The Ever-Changing Titles of Change Management: A Recruiter’s Approach

Change management concept in word cloug on white

The Ever-Changing Titles of Change Management: A Recruiter’s Approach

Change Managers.  Change Enablers.  Change Professionals.  Change Capability Leaders.  Even Ladies/Gentlemen of Change (yes, really).

The titles of change management are undoubtedly fluid.

Yet ask the above individuals to describe their key roles or responsibilities and, in many cases, you’ll find they’re largely the same.

This situation can pose a problem for recruiters.  When looking at a person’s title and brief job description on their CV or LinkedIn profile, how do we know we’re looking at our perfect change management candidate?  The reality: we don’t.  We can’t know whether someone is a good fit for our change management role by making snap-judgments in an industry filled with unusual (and sometimes interchangeable) job titles.

A phone call to a potential candidate should always be the next step.  This lets you ask specific questions to help understand the breadth of the candidate’s change management experience.

Make sure those questions are appropriately targeted – you want to ascertain the candidate’s specific contribution to a given project or change capability, not simply what the overall project team or capability achieved.  Questions that yield useful results include:

  • “Were you personally responsible for delivering business impact assessments?”
  •  “You said you assisted with training material – does that mean you created training material from scratch, delivered the training material to relevant stakeholders and co-ordinated training modules? Please elaborate on that for me.”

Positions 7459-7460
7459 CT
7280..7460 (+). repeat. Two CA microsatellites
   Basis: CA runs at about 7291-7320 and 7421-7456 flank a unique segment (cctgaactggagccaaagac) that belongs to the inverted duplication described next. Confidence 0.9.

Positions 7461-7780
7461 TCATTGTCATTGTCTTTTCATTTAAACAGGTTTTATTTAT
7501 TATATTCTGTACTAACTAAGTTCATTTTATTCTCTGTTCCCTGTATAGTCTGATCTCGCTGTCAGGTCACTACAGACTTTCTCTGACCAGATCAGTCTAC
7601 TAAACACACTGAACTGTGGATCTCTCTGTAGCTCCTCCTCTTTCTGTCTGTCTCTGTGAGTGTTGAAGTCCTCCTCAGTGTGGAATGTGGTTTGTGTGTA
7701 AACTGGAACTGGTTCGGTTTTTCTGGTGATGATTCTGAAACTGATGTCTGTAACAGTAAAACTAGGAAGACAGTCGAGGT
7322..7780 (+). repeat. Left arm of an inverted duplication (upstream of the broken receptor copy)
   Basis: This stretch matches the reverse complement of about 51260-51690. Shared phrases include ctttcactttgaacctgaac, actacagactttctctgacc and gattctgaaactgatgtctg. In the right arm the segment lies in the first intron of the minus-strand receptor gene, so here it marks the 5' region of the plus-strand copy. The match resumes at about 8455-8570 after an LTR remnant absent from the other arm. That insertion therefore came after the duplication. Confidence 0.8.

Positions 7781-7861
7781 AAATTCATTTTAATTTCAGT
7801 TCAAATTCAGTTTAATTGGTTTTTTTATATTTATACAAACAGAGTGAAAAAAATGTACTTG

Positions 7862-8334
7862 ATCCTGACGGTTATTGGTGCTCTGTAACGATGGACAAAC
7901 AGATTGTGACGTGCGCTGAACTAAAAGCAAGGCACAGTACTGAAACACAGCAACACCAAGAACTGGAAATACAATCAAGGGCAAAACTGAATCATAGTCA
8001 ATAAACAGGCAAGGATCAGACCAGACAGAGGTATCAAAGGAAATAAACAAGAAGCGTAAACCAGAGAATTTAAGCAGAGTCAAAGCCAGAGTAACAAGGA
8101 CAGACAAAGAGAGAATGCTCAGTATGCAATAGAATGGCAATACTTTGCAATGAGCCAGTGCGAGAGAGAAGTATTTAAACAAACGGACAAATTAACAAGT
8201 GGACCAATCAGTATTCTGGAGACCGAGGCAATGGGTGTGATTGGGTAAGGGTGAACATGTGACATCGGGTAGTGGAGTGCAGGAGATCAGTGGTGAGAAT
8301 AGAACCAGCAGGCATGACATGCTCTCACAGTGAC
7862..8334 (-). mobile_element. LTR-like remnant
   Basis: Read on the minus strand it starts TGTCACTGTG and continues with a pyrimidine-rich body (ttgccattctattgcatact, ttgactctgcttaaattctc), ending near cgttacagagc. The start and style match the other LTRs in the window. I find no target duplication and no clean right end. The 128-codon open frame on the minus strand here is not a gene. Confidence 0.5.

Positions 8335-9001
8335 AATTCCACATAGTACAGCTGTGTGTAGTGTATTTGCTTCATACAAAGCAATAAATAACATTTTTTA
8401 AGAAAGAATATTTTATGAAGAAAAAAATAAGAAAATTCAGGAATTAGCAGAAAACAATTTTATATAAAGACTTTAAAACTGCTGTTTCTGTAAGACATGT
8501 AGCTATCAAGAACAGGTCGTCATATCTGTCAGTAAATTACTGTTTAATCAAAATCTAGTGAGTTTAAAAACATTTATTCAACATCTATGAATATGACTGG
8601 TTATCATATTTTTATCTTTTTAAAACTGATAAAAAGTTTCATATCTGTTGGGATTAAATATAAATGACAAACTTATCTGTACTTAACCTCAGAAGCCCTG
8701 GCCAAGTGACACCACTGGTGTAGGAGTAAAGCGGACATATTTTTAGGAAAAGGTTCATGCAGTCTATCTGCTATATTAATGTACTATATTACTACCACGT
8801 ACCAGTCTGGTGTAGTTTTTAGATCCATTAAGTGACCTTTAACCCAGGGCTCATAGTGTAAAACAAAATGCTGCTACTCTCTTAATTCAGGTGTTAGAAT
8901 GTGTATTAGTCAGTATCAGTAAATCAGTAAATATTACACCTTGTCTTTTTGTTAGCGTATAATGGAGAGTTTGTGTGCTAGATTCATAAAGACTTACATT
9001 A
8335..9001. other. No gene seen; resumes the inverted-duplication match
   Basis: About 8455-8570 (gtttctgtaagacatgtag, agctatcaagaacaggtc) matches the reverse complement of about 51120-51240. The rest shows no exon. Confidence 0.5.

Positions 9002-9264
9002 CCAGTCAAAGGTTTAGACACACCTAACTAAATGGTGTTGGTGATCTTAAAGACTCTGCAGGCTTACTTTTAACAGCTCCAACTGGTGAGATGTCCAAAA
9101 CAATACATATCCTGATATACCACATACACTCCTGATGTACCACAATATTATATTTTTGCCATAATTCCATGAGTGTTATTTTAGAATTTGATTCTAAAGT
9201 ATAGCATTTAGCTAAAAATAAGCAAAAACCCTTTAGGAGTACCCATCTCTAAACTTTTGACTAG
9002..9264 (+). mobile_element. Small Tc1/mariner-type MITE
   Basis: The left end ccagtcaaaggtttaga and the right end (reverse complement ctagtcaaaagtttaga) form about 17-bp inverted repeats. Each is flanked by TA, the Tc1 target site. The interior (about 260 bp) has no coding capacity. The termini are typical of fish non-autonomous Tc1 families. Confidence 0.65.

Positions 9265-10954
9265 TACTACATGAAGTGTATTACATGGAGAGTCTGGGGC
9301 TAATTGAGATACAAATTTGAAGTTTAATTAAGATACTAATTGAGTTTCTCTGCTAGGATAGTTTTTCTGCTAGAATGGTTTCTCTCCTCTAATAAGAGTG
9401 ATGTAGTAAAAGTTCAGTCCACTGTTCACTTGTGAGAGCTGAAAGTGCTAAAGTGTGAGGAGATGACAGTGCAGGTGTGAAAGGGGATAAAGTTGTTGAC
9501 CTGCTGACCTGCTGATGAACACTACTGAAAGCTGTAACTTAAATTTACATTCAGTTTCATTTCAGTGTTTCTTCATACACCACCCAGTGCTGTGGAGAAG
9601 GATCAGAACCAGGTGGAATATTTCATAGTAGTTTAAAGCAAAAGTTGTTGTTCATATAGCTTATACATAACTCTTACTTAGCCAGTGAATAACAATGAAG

•  “How did your responsibilities in the role of ‘Change Capability Leader’ differ from some of the other change management professionals in the project team or change capability?”
  •  “How exactly did you engage with senior stakeholders? Via workshops, interviews, email and/or phone?”
  •  “Did you help establish the framework for the change capability or were you working purely on a project basis?”

For the recruiter, questions like these will help convert unique or unusual job titles into something more concrete.  They will help you sort your change managers from your change analysts, program change directors from project managers, and generalist business consultants from change consultants.

The key message, however – never judge a book by its cover.  In the world of change management, always call, always clarify and never assume.

Ben Robinson – 2017